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Re: Are generic resources intentional?

From: Jonathan Rees <jar@creativecommons.org>
Date: Fri, 29 May 2009 10:52:28 -0400
Message-ID: <760bcb2a0905290752l4d3b5e57s950fb93c0d979d6c@mail.gmail.com>
To: David Booth <david@dbooth.org>
Cc: AWWSW TF <public-awwsw@w3.org>
On Fri, May 29, 2009 at 9:47 AM, David Booth <david@dbooth.org> wrote:
> I think I may understand phlogiston better than "intent" :) so I'm not
> very hot on trying to capture "intent".  I'll get to an alternate
> suggestion in a moment, but first a brief recap.

How about if we call it "phlogiston" then.

> During our last call we identified a key difference between ftrr:IR
> (function from time and requests to representations) and how TimBL
> describes Generic Resource (GR): a GR can have identity beyond merely
> being a function from time and requests to representations.  I.e., two
> GRs with exactly the same "trace" can still be different GRs.

We also clearly did *not* establish that there was a GR for every
possible trace (or ftrr).
So if there is an ftrr that is not the trace of any GR, that would be
another difference. This is what I was starting to get at with my questions
about GRs having the top and bottom traces.

> After puzzling about this a while, two things occurred to me:
> 1. In usage, my notion of an "information resource" (IR) as ftrr:Ir may
> not be in conflict with TimBL's notion of GR.  In "Denotation as a
> Two-Step Mapping in Semantic Web Architecture"
> http://dbooth.org/2009/denotation/
> I have argued that we should think of a URI's

Wait a minute - as evidenced by the Moby Dick example, we are talking
ontology here, completely independently of URIs, the semantic web, or
any other particular notational
or technological device.  Our discussion is aimed toward reverse engineering
the language-game Tim plays around "information resource", and capturing
whatever we discover in a rational framework (which may be rendered in
prose, RDF, or some other notation - prose is certainly easier to manipulate
and reason about on a first pass, as evidenced by its continued use in the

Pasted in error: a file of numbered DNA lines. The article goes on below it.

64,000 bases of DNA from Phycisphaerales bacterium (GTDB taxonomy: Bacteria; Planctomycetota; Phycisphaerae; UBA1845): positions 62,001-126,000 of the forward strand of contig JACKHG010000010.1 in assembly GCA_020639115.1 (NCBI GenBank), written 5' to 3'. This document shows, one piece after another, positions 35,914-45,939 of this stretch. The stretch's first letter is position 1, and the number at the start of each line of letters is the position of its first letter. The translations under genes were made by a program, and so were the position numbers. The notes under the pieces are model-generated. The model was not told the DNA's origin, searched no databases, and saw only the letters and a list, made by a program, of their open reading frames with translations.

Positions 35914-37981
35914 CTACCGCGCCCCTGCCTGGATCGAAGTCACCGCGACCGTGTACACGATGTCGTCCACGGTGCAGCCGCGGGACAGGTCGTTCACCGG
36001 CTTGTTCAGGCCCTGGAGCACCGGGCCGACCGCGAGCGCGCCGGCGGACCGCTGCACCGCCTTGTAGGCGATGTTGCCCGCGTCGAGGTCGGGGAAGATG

mathematics literature). This bit of infrastructure does not figure
into that story,
it is a use case for the story.

> resource identity in terms
> of a set of assertions that constrain the permissible interpretations
> for that URI.  This means, for example, that it is perfectly reasonable
> for a URI to denote an "information resource" (IR) but *also* have
> attributes beyond those that are due to being an IR.  Two URIs could
> have the same IR attributes but they could differ in other attributes.
> Thus, the IR *aspects* of the two resources would be the same -- those
> are the aspects that are relevant to the HTTP protocol, for example --
> though they would not be the same resource in every respect.  This may
> be a way to reconcile TimBL's notion of GR with ftrr:IR.

Our aim is to make a *single* ontology using whatever philosophical
basis we can agree on. If there are two classes A and B in the
ontology, then either
they must be the same, they must be different, or we will have decided to
throw our hands up and leave the ontology so incomplete that there
is no way to decide (i.e. one person might interpret 'A' and 'B' as naming
the same class, while another might interpret them to name different ones -
a situation just begging for miscommunication and confusion).

(When people talk about the irrelevance of unrealistic boundary cases
I think this reflects a justifiable desire for incompleteness, since supposedly
no one really cares how to interpret the boundary cases. I use boundary
cases as probes to try to draw out what someone means by what they say,
and if the answer is "I refuse to answer that" that just means I've failed to
snare a chance to improve my understanding and I have to try another

If you have two distinct GRs with the same trace, then in order to prove that
there is a consistent interpretation (model) in which ftrr = GR, you
have to show which
two ftrrs those GRs correspond to. The natural mapping in which a GR corresponds
to the ftrr that is its trace would fail.

> 2. If GRs can have identity beyond merely being ftrr:IRs (or,
> equivalently, beyond their "traces") exactly what attributes can or